Sanctification is just as important for us to understand as it was for the Romans, so we will take some time and try to explain it here. There are three points to my outline of sanctification. They are: 1) What it is, 2) How it works and 3) What it produces. We will look briefly at each.

What It Is

There are several words in the Hebrew and Greek that are translated into the English as sanctification. Most of these words can also be translated as holy for they have very similar meanings. There are several implied meanings in the scripture for sanctification but the most basic meaning is separation. More specifically it is to be separated for that purpose for which we were created. And since God is our Creator, then it is He who has determined our purpose.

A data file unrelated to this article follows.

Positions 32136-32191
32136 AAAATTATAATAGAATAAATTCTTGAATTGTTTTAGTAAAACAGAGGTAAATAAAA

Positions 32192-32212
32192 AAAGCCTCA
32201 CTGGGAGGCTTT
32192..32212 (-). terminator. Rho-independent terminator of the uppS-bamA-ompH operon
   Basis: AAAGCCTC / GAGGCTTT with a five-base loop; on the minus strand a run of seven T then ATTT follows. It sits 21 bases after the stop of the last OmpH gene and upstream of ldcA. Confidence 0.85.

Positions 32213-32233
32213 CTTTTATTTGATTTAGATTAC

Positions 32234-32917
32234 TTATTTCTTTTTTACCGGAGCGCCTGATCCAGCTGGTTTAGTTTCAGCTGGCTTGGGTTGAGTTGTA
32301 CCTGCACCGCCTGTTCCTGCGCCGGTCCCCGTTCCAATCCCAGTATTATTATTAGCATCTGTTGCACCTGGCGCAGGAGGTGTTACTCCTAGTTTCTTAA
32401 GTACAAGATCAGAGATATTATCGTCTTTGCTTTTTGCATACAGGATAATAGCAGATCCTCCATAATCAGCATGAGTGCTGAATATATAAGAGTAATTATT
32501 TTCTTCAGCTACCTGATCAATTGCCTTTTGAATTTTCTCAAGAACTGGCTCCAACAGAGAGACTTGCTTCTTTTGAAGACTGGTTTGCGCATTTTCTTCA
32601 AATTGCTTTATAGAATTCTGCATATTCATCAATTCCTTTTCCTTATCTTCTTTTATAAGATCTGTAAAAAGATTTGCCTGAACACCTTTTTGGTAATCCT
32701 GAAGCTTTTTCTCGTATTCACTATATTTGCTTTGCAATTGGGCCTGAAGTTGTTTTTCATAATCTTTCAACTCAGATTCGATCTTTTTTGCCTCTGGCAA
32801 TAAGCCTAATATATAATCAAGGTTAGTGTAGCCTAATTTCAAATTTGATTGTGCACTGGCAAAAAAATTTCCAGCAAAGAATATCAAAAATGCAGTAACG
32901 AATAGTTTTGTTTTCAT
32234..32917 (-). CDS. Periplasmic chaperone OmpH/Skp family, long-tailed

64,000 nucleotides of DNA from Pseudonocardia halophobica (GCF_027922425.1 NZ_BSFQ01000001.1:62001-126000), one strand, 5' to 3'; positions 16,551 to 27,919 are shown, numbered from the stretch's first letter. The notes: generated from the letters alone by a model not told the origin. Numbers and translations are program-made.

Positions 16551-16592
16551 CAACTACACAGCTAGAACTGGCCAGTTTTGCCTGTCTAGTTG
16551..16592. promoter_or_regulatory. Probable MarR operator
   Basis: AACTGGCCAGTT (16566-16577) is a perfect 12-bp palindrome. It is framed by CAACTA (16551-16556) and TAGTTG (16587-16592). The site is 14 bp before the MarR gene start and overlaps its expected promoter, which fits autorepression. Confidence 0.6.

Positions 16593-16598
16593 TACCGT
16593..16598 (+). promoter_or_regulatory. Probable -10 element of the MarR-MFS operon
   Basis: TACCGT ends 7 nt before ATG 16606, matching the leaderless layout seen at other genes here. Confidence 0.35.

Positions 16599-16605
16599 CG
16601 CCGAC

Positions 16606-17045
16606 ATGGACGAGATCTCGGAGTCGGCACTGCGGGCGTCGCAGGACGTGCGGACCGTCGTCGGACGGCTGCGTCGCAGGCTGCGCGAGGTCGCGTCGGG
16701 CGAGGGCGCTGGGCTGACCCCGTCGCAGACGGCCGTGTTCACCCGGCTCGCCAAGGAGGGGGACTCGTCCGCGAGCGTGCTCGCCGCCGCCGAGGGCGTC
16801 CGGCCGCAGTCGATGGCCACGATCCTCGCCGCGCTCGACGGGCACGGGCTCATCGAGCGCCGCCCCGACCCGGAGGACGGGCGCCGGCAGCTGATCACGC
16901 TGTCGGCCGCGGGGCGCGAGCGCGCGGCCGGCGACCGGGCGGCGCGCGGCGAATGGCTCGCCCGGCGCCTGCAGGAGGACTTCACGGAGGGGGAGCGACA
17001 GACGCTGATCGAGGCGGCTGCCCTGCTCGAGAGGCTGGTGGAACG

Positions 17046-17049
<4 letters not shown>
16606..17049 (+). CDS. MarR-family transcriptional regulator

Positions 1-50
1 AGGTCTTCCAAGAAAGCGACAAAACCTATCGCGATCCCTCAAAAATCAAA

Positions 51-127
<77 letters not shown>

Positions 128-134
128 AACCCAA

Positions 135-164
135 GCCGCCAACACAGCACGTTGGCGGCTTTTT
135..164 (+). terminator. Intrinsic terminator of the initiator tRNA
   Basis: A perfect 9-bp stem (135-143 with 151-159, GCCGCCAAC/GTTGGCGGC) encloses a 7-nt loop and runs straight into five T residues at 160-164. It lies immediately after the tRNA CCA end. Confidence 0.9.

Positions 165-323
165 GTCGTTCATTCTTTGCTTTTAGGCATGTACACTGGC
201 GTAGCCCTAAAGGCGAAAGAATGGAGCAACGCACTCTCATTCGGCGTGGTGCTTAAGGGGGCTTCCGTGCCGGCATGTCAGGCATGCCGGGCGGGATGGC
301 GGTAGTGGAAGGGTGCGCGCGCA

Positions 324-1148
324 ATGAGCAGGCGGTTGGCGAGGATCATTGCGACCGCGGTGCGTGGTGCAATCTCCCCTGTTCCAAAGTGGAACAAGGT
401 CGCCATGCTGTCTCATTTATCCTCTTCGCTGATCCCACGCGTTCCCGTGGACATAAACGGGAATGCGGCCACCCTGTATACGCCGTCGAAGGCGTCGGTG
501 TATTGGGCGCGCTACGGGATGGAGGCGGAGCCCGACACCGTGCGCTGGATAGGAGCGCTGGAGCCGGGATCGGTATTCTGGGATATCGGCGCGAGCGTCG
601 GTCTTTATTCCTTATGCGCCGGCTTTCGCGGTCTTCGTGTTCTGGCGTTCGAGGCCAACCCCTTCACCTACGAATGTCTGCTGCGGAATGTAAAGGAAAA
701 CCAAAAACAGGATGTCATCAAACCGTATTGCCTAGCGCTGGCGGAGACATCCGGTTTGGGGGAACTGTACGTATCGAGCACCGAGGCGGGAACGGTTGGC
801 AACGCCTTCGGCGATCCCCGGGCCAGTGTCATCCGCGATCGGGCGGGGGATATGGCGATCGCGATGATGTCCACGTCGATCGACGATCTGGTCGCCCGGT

How It Works

To understand how sanctification works we must first understand something of the purpose for which we were created. That means we need to understand how God designed us to function. In order to do this we will first take a "theological" overview of the way God intended for us to function and then we will take a more practical and diagrammatic look at how we are designed to function.

Theological Overview